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5 December 2013 11:26 am ,
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An animal rights group known as the Nonhuman Rights Project filed lawsuits in three New York courts this week in an...
Researchers have been hot on the trail of the elusive Denisovans, a type of ancient human known only by their DNA and...
Thousands of scientists in the Russian Academy of Sciences (RAS) are about to lose their jobs as a result of the...
Dyslexia, a learning disability that hinders reading, hasn't been associated with deficits in vision, hearing, or...
Exotic, elusive, and dangerous, snakes have fascinated humankind for millennia. They can be hard to find, yet their...
Researchers have sequenced and analyzed the first two snake genomes, which represent two evolutionary extremes. The...
Snake venoms are remarkably complex mixtures that can stun or kill prey within minutes. But more and more researchers...
At age 30, Dutch biologist Freek Vonk has built up a respectable career as a snake scientist. But in his home country,...
- 5 December 2013 11:26 am , Vol. 342 , #6163
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Closing an Open Mind
17 May 2002 (All day)
Apparently, keeping an open mind is a lot harder than not passing judgment on your neighbor's overgrown lawn. Research appearing in the 17 May issue of Science shows that babies rapidly learn to tell human faces apart but lose their ability at distinguishing those of other species. The same kind of honing of perception happens as infants learn a language, suggesting that the brain learns about speech and sight in the same way.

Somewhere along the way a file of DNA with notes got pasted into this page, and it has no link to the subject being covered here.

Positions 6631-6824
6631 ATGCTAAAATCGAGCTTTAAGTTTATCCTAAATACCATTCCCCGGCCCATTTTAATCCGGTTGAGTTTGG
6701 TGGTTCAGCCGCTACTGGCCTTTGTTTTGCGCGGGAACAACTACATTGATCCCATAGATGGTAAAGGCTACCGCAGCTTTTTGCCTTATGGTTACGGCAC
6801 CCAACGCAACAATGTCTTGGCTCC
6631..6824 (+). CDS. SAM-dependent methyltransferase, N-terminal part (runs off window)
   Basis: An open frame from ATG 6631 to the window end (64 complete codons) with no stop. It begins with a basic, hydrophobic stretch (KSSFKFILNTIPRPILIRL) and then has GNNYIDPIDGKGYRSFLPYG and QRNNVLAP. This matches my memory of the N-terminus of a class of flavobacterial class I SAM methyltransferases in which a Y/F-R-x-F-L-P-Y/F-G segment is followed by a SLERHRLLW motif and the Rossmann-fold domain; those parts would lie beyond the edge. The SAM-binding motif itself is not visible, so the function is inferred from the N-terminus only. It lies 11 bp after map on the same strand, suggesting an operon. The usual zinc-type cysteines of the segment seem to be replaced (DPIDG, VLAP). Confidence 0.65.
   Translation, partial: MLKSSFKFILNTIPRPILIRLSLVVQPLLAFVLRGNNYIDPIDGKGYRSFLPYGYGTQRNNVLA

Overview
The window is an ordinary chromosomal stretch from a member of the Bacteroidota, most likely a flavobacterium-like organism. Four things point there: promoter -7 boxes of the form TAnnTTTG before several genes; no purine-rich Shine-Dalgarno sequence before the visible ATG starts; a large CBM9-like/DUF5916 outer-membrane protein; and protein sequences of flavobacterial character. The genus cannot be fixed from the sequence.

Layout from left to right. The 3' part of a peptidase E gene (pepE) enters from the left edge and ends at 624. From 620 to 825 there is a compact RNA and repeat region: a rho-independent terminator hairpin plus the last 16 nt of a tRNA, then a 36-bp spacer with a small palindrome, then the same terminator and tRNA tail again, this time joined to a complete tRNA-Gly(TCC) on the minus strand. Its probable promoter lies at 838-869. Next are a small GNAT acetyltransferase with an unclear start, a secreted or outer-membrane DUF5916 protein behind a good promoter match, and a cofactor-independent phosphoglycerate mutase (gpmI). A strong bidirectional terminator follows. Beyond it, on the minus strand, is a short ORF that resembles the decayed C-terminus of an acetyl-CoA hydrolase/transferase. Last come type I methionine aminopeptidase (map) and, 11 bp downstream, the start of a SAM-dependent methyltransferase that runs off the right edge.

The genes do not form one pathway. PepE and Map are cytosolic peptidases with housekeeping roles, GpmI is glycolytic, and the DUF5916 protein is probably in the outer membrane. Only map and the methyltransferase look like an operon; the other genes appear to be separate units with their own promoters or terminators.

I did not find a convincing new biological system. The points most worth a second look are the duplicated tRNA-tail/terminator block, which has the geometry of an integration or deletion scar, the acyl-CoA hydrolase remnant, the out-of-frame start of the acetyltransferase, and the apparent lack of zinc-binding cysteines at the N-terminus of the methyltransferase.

Perception researchers have long thought that a baby's ability to recognize human faces improved gradually into adolescence. Language, on the other hand, improves in a flash. Although newborns can distinguish phonetic sounds of all the world's languages, by 8 months infants can only distinguish the vowels of their native language.
To determine whether the visual system undergoes a similar "perceptual narrowing," a team led by neuroscientist Olivier Pascalis at the University of Sheffield, U.K., presented pictures of human or monkey faces to babies. The babies stared at each image for about half a minute, then the researchers presented them with the pictures again, throwing unfamiliar images into the mix. The team videotaped the experiments and measured how much time the babies spent watching each face, expecting them to look at a face longer if they didn't recognize it. At 6 months, babies were just as good at telling which human and monkey faces they had seen before. But by 9 months, the babies could only recognize individual human faces--they spent just as much time perusing a monkey face whether or not they had seen it before. These results suggest that between 6 and 9 months of age, babies customize their visual perception, just as they do with the sounds of cooing parents.
The findings suggest that the brain devotes most of its resources to stimuli we encounter most frequently--strengthening relevant connections between neurons and letting others fall by the wayside, says research psychologist Paul Quinn at Washington and Jefferson College in Washington, Pennsylvania. "It's a bit of a 'use it or lose it' type of story." In addition, he says, the study suggests that our abilities to learn language and learn to recognize each other may have evolved from the same mechanism.
Pascalis's Web page